NEW YORK (CNNfn) - Your dog bites the mailman, gashes his leg and puts him in the hospital for three days. A can of paint falls from your roof and ruins your neighbor's exotic flower garden. Your car skids on an icy road and smashes into the neighbor's garage.
In another age, these incidents may have been referred to as accidents, the consequence of human fallibility.
But in the ambulance-chasing, litigation-ridden 1990s, they are often fodder for prospective lawsuits.
Millions of lawsuits are filed in the United States each year, at an estimated cost of about $150 billion, or 2.5 percent of the Gross National Product, according to Citizens Against Lawsuit Abuse, a non-profit organization striving to limit the number of frivolous lawsuits. The chances of one of these lawsuits being directed at you grows each year.
"The biggest misperception people have is that they aren't going to be sued or that a lawsuit won't have merit and will be settled for a small amount," Don Griffin, a director at the National Association of Independent Insurers, said. "But that's not typical in this day and age."
The liability insurance provided by most property and auto policies almost always pays for accidental injuries to another person or to another person's property. But that coverage is usually limited to between $100,000 and $300,000.
Umbrella insurance picks up where standard policies leave off, extending and, or, broadening liability coverage.
The umbrella's protection
An umbrella may increase liability limits, most commonly to about $1 million, on current property or auto policies. Umbrellas can also extend protection to situations in which you would not normally be covered, such as libel, slander, defamation of character, false arrest, or invasion of privacy.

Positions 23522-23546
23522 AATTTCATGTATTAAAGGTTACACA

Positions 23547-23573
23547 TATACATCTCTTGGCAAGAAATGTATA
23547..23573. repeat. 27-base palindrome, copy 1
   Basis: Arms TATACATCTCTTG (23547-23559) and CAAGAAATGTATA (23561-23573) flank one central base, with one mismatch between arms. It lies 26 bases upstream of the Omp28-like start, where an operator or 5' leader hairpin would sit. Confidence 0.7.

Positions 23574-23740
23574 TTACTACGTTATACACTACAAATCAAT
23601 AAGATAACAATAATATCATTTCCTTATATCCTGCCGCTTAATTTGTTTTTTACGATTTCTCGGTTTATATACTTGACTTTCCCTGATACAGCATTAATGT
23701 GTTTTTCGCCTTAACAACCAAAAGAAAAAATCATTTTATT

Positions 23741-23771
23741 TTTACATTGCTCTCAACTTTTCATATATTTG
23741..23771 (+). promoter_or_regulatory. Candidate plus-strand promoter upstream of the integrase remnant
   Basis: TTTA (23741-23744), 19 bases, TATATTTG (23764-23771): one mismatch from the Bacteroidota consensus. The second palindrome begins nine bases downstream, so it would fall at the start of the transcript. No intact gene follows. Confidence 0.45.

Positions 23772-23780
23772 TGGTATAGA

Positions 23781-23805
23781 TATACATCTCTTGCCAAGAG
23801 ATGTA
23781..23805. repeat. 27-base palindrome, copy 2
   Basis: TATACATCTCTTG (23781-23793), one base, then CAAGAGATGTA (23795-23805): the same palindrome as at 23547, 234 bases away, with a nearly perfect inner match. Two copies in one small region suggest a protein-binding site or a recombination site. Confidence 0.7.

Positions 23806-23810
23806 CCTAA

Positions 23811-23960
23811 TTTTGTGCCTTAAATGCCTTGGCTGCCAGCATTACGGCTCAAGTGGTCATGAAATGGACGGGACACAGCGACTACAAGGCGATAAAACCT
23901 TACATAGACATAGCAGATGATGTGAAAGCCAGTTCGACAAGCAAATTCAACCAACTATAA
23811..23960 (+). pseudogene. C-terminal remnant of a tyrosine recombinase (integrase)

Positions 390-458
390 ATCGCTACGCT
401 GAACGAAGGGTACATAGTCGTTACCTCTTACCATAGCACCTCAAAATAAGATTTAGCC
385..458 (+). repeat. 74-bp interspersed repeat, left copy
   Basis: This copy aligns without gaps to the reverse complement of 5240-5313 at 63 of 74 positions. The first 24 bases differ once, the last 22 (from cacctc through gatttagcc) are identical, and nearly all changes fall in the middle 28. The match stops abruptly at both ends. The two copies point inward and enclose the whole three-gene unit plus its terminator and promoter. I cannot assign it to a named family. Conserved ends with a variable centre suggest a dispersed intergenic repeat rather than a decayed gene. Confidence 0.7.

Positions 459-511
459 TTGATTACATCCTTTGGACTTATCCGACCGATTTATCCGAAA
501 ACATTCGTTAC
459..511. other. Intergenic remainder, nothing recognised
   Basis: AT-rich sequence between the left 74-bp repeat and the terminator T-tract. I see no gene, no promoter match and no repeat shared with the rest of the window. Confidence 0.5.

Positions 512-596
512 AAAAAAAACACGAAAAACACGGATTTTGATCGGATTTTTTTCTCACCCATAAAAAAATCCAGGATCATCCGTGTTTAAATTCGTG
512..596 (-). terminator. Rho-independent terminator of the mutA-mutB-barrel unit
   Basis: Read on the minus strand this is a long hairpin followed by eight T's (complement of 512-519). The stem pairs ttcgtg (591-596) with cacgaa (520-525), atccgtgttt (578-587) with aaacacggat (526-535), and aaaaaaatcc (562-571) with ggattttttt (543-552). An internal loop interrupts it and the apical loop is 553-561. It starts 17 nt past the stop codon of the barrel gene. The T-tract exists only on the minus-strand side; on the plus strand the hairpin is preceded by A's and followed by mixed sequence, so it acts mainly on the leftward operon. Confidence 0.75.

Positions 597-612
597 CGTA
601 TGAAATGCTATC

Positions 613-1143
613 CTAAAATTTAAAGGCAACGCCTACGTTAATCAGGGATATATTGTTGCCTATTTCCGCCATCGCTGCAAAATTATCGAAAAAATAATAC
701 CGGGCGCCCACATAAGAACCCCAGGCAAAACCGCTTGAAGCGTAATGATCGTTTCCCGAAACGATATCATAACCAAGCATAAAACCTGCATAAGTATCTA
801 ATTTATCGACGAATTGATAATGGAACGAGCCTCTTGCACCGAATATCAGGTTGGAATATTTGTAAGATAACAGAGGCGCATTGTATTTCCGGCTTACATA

Umbrella insurance is designed to be a supplement, so most insurers require you to maintain specific coverage amounts on your property or car policies. You may even be required to increase the liability amounts on your current coverage to qualify for the umbrella.
The cost of umbrella insurance is relatively low, about $200 a year for a $1 million policy.
Not everyone needs umbrella coverage.
If your assets are minimal and you do not fall into a high-risk category, the basic coverage offered by your property or car insurer may be sufficient.
But be careful. What you consider harmless may be more dangerous than you think.
"You could be the best driver in the entire world. But if there is a 10 car pile-up and you're number 5, you're going to get sued no matter what," said Jeanne Salvatore, vice president for consumer affairs at the Insurance Information Institute.
In fact, automobile accidents are at the root about two-thirds of all state tort cases, according to a 1995 Department of Justice study.
Other seemingly innocuous factors, such as dogs or swimming pools, could greatly increase your chances of being hit with a liability claim.
Dog bites, for example, make up one-third of all homeowners' claims, a figure that translates into an estimated annual pay-out of $1 billion, according to the Insurance Information Institute.
Bear in mind that liability coverage does more than protect you from lawsuits.